One of the biggest financial commitments you have to deal with when it comes to business is taking out a loan. This debt will surely go on for years depending on the agreed term, whether to keep the business alive or to use it for expansion purposes. This decision shouldn’t be taken lightly and needs careful planning and consideration as your assets, equipment, real estate, and other collaterals will be at stake.
So, what are the things you need to consider before you decide on taking out a loan? Let’s find out.
1. Business Plan
Even before you opt for taking out a loan for your business, you should first consider that you have a strong, stable, and realistic business plan. This is not only to ensure that you could qualify for the loan, but it will also help you use the money for good use in the business.
Don’t rush your business plan, just to get the cash you need. Carefully lay-out your business plan in a way that you can see where it is heading. You can also use the different resources and templates you could see online to make sure you can create a business plan you can be proud of.
Again, acquiring a loan is not something that you should decide out on impulse. You have to carefully lay your cards on the table before you make the ultimate decision of taking out a loan.
There are a lot of ways, aside from getting a loan, that could help sustain or support your growing business. Maybe, you have families, friends, or other colleagues who want to capitalize in your business. Another good option would be to try crowdfunding for your business enterprise. You have to carefully weigh in all your options and choose the best one where your business could easily handle in the future.
After you have deliberately thought that acquiring a loan is your best shot to the business, then it is also important to consider how much do you really need. You should be realistic in considering the amount of money you need, including all the fees necessary for the equation.
Remember that if you opt for a larger loan, you will have to pay attention to the commercial mortgage rates , which may become detrimental to your income-to-debt ratio in the future.
4. Type of Loan
There are several types of loans that businesses could avail of. You can opt for an equipment loan if you need to finance additional equipment for your business; this is to avoid pitching for additional collateral. If you are just seeking for a small amount of money, then a microloan could be your best shot. Thus, you must also consider the type of loan that will suit your business’ needs.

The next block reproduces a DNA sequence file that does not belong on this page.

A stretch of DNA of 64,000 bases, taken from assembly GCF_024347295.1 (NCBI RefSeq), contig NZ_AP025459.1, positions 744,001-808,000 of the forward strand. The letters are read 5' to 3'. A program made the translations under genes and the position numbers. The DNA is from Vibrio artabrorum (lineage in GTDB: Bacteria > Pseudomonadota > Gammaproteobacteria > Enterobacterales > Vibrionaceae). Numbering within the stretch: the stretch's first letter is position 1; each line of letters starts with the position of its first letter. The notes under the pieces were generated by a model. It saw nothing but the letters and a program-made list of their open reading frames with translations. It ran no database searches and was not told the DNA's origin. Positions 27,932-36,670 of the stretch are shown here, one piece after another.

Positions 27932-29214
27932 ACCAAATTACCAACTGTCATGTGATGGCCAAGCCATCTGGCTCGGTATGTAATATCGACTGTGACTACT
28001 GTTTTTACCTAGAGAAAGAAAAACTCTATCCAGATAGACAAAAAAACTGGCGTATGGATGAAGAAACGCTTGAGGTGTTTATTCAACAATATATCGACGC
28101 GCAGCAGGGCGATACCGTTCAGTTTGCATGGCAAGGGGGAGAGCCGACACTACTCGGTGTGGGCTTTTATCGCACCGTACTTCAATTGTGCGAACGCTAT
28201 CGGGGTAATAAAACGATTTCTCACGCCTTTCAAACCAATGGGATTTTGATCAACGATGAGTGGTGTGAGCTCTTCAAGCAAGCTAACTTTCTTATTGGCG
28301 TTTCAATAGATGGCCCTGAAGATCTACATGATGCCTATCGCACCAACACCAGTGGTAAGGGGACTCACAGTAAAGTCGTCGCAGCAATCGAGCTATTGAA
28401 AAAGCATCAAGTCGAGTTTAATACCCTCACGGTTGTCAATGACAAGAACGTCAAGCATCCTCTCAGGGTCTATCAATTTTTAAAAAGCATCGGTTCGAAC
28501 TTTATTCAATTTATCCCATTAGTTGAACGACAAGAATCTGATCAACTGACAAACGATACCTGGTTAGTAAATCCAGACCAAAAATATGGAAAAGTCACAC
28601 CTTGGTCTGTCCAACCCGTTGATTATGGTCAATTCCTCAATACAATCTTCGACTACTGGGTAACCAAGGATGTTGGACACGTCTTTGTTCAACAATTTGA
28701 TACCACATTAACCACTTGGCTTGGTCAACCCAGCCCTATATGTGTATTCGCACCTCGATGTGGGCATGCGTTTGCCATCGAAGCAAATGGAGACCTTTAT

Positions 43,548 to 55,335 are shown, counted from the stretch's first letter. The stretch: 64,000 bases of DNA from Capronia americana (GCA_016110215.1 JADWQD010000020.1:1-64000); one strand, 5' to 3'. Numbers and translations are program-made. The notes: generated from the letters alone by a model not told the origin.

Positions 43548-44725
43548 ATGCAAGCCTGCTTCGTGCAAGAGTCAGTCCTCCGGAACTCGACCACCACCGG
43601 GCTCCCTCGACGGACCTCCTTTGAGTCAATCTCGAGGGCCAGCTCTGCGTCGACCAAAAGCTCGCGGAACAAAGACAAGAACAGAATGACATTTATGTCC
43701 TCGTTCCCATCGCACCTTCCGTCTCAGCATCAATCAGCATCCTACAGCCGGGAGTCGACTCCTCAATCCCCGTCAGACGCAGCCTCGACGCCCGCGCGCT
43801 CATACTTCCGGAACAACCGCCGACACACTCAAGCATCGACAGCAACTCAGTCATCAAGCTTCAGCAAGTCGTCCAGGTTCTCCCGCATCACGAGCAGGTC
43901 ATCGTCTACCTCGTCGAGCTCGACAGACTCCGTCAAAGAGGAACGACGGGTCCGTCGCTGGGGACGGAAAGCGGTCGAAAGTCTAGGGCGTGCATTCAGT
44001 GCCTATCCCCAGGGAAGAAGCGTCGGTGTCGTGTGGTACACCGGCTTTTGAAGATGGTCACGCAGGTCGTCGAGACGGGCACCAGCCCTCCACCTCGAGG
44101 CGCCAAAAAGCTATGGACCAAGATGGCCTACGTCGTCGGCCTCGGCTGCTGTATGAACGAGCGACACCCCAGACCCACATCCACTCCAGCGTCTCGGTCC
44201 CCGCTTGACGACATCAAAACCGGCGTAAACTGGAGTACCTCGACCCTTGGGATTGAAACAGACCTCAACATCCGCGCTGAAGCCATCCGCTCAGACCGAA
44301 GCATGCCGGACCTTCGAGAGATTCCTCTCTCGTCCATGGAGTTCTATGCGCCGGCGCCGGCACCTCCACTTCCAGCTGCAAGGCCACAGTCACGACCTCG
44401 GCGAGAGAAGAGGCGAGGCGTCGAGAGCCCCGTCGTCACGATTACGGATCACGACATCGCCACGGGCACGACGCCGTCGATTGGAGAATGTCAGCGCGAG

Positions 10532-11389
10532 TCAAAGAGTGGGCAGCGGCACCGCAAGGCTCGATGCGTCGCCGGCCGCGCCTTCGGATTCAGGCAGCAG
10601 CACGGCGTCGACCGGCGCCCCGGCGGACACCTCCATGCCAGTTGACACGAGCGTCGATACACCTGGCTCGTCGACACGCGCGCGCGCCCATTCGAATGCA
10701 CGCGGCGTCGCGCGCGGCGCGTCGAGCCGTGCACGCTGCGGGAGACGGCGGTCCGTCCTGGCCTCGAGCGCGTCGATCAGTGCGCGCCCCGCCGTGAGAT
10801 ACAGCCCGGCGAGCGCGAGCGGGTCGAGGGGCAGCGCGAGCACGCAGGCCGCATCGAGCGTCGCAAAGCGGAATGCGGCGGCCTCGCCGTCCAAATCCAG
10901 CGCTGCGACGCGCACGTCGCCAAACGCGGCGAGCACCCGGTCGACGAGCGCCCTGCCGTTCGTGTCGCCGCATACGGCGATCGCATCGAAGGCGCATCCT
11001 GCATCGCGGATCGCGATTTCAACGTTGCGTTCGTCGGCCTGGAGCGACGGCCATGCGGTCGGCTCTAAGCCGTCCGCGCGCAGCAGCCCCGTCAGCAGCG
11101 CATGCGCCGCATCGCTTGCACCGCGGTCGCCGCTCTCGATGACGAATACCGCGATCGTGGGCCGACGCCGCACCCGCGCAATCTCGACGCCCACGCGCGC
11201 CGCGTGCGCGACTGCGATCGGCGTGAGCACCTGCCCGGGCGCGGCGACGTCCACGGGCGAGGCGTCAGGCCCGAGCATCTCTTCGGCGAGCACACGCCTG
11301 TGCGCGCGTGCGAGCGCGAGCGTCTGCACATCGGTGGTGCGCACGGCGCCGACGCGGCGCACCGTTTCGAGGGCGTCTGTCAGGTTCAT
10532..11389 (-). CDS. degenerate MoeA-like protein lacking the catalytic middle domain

5. Credit History
If you want to be eligible for a business loan, then you must have a suave and accurate credit history, whether it is personal or business. At least 600 personal credit rating or ideally 700+ will make you more fit to apply for a loan. Thus, you need to check your credit reports every now and then.
Try to reach out to the agency, once you notice errors or glitches in the report. If you want to improve your credit rating, then increasing your credit card limit or paying debts on time will help you do so.
Do you think you can still afford to make loan payments afterward? You should answer this question before you decide to go for a loan. If you answer yes, then you could be at ease knowing that you still have the capacity to make regular payments. But if not, then you may need to consider other options because, in the end, you will have to face serious consequences that will affect your business’ credit rating. Also, you will have to deal with penalties as agreed.
Therefore, before you seal the deal, you must make sure that you are still capable of paying the loan regularly even during slow sales months.
7. Collateral or personal guarantee
A put-up collateral or personal guarantee may be asked by the guarantor to qualify for the loan. With this, you will gain the lender’s trust knowing that you are confident in your business, and this will also ensure them on their end that you are still held liable to pay the balance of the loan.
If your business is a corporation with multiple owners or partnerships, you will need to agree who will take responsibility for the loan and up to what degree. Anyone in the company with more than 20% of shares should co-sign on any corporate or partnership business.
If your company has more than 2 partners, then ask a lawyer that specializes in business finance so that each co-owner will be held liable and responsible for the business’ loan.
In the end, the ultimate decision to acquire a loan boils down to the best interest of the business in the long term. So that it will be worth all the cost and the risk, the credit should be put to good use in building long-term profitability to expand the business venture. Thus, marketing with a recognized expectation of a result, buying inventory on a mark-down rate, buying new equipment have shown a promising impact on the long-term profitability of the business. On the other hand, buying new furniture for the office or paying for an expensive team building may seem desirable, but in the end, they are less likely to give positive reinforcement for the future success of the company.
In conclusion, taking out a loan is not an easy decision to make. Business owners or partners should painstakingly weigh in all these things along with the consequences that go along with acquiring a loan. This decision will only go in two ways, either it can make the business stay afloat or make it sink. Whatever you decide, you will never feel sorry for taking all the time to carefully lay out your business plan, exploring all your options, and trying to do what you deem best for the company.